For several hours that afternoon, my job was slicing up the meat meant for the barbeque grill with the world's dullest set of knives and getting it marinating. Once it had marinated properly, I spent a couple backbreaking hours shoving the slices of meat onto sharpened bamboo sticks. But I wasn’t alone and had good company as everyone was preparing for the big feast that was to happen in less than six hours. Piles of vegetables were chopped, fish prepared, and several other dishes were readied so that upon our arrival home from the midnight mass, the feast could be prepared in the shortest amount of time. Eventually everything was prepared as much as possible and my wife and I snuck up stairs to catch a short nap on “the rack” before the mass.
Dark had taken over the Philippines except for the sparse firework explosion when I awoke three hours later to the rustling downstairs as people prepared for mass. Because Filipino houses don’t have insulation of any kind, sound travels easily. We too started getting ready and then hopped into the family van since at a mere 64 degrees, it was deemed too cold to watch the 100 yards to the church. The van made it about 30 of those yards before stalling out and refusing to return to life so at risk of hypothermia, we emptied out and walked the remaining 70 yards.
The midnight mass starts at ten o’clock and until recently used to last until midnight, hence the name. But Filipinos evidently protested that it didn’t leave them enough time to prepare their feasts when they got home so the local church condensed the service to just an hour and a half. Fifteen minutes into the beautiful service, I found myself looking at my watch to see how much longer I was going to have to sit on the painfully hard pews that had little in the way of ergonomics for tall white guys. My butt felt as if I had just been caned which made it difficult to pay attention to the recreation of the nativity story by the local children. The only good thing about the pain was that it took my mind off the numbing 64 degree chill during the walk home, me in a light jacket and my hosts bundled in heavy coats, stocking caps, scarves and mittens.
The walk home was downhill (in a very steep sense) and the thought of food spurred everyone so that we were soon home and setting about with last minute food preparations. I went to help light the charcoal grill only to find out that no charcoal supplies had been laid in reserve and we were clean out. Now in America at 11:30 on Christmas Eve, you would be SOL or shit out of luck but not in the Philippines. My wife’s younger adopted brother and I first went to the sari-sari store two houses down which is the Filipino version of the convenience store at a gas station. Since there is a sari-sari store about every other house, you never have to go far. They were out so we ended up going to a neighbor two houses up the street in the other direction where we were able to obtain a huge bag of charcoal. Not the uniformly pressed very condensed charcoal that we use here in the states but honest to goodness charred pieces of wood. Normally it would take a cart to haul it back to house but in the spirit of getting some good BBQ into my starving stomach sooner rather than later, I hoisted the 60 lb sack on my shoulder and climbed the 20 feet down to street level and carried it the 20 feet back to our house.
Soon, the grill was sizzling with grilling pork as the men stood around talking about guy things in Tagalog while the women made the final preparations inside and talked women talk in Tagalog. I felt just like I was at an American BBQ except that I only understood about every fifth word. Just enough to get the gist of what was being said and laugh at the appropriate times. Now Filipinos are typically fashionably late in every aspect in their lives but when it comes to celebrations, they are always early. So at five until midnight, it was close enough to Christmas morning for them that we said the prayer and commenced to eating, even though the meat was still grilling. I don't think Jesus would have minded. There are only two rules for celebrations in the Philippines. First you must prepare enough food to feed a small army that has been fasting for a month and two, everyone must eat as it food is going out of style. Both were accomplished.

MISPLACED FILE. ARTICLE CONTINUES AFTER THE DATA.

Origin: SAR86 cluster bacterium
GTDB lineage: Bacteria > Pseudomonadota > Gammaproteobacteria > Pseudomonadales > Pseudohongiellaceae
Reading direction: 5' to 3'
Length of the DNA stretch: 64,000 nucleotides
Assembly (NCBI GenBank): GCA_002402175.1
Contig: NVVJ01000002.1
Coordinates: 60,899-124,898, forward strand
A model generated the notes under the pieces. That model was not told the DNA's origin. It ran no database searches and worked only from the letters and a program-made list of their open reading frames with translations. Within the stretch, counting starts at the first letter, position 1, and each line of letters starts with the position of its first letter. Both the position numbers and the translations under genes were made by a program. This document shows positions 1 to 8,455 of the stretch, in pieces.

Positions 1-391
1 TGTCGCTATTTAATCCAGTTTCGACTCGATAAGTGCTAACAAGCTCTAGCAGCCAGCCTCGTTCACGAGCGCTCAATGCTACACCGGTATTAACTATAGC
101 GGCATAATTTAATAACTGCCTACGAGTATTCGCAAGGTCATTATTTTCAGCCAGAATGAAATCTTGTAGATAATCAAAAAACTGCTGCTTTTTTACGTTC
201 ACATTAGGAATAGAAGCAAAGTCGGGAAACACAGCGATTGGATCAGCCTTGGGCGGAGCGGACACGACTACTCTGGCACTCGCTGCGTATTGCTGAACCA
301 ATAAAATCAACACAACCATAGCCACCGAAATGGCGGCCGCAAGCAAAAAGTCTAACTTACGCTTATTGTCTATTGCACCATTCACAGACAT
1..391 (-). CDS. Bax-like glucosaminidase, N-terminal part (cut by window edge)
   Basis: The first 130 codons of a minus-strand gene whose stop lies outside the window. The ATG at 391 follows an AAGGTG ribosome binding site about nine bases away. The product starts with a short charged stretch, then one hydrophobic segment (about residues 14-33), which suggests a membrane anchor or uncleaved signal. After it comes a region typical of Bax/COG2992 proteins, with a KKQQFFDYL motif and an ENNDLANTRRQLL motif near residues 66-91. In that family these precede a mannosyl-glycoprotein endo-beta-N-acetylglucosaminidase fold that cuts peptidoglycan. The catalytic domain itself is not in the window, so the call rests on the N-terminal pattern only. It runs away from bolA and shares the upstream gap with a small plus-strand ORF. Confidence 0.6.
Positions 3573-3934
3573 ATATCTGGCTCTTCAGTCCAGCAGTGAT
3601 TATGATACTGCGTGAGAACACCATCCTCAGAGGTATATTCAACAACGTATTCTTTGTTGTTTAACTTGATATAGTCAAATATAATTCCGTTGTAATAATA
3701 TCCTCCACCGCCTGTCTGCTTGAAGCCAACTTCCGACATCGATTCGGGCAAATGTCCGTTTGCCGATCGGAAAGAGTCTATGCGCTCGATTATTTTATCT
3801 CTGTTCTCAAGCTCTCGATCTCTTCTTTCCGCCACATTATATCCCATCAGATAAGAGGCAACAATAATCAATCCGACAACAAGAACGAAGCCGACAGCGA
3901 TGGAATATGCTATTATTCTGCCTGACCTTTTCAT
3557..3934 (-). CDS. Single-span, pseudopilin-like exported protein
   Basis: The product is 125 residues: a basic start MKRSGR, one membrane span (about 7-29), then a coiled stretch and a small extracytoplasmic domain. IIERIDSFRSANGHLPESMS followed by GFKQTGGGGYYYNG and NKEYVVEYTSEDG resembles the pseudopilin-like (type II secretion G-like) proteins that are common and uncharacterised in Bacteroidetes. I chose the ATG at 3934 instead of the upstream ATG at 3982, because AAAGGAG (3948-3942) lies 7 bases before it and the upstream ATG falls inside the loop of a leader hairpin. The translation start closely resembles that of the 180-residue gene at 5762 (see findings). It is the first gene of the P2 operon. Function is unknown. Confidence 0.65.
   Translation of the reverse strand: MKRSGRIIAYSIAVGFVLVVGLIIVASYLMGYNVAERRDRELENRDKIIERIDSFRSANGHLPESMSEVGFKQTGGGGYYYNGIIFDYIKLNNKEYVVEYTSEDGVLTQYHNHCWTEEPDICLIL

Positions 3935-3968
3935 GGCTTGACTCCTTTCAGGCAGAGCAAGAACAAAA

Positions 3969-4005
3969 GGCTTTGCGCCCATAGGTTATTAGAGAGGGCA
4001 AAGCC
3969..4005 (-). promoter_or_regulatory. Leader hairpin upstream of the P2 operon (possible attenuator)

An hour later, empty bamboo sticks had been denuded of their meaty contents and empty bowls and liters of pop filled the table. Dishes were gathered and washed while non-family members bid their goodbyes and set off into the early morning to some other household where they might snag some leftover food or perhaps receive a present. Perhaps pared down to a dozen family members, we retired to the living room and began to pass out the presents to various people. My wife and I had sent a balikbayan box full of gifts a month and a half earlier plus had brought a huge suitcase full of gifts so it was a very merry Christmas for my wife’s family. Simple gifts of shampoo, Pringles, t-shirts and merchandise from name brand stores here in the U.S. were big hits and much appreciated by everyone. Because finances prevent most of my hosts from buying lots of gifts, my wife and I didn’t receive any which allowed me plenty of time to wander around in the periphery dodging wrapping debris and take plenty of pictures. My gift was just being in their presence and being accepted as one of their own. For that, I was very happy.
Finally at a little after two in the morning and less than an hour before the neighbors chicken would begin his trial wakeup calls, everyone gathered up their gifts and made for the various beds throughout the house. I was able to sleep until about eight when “the rack” forced me to get up or suffer a permanently seized back. The five hours of sleep took just the edge off my senses, which as it ended up was probably for the best since a few hours later I would be fearing for my life.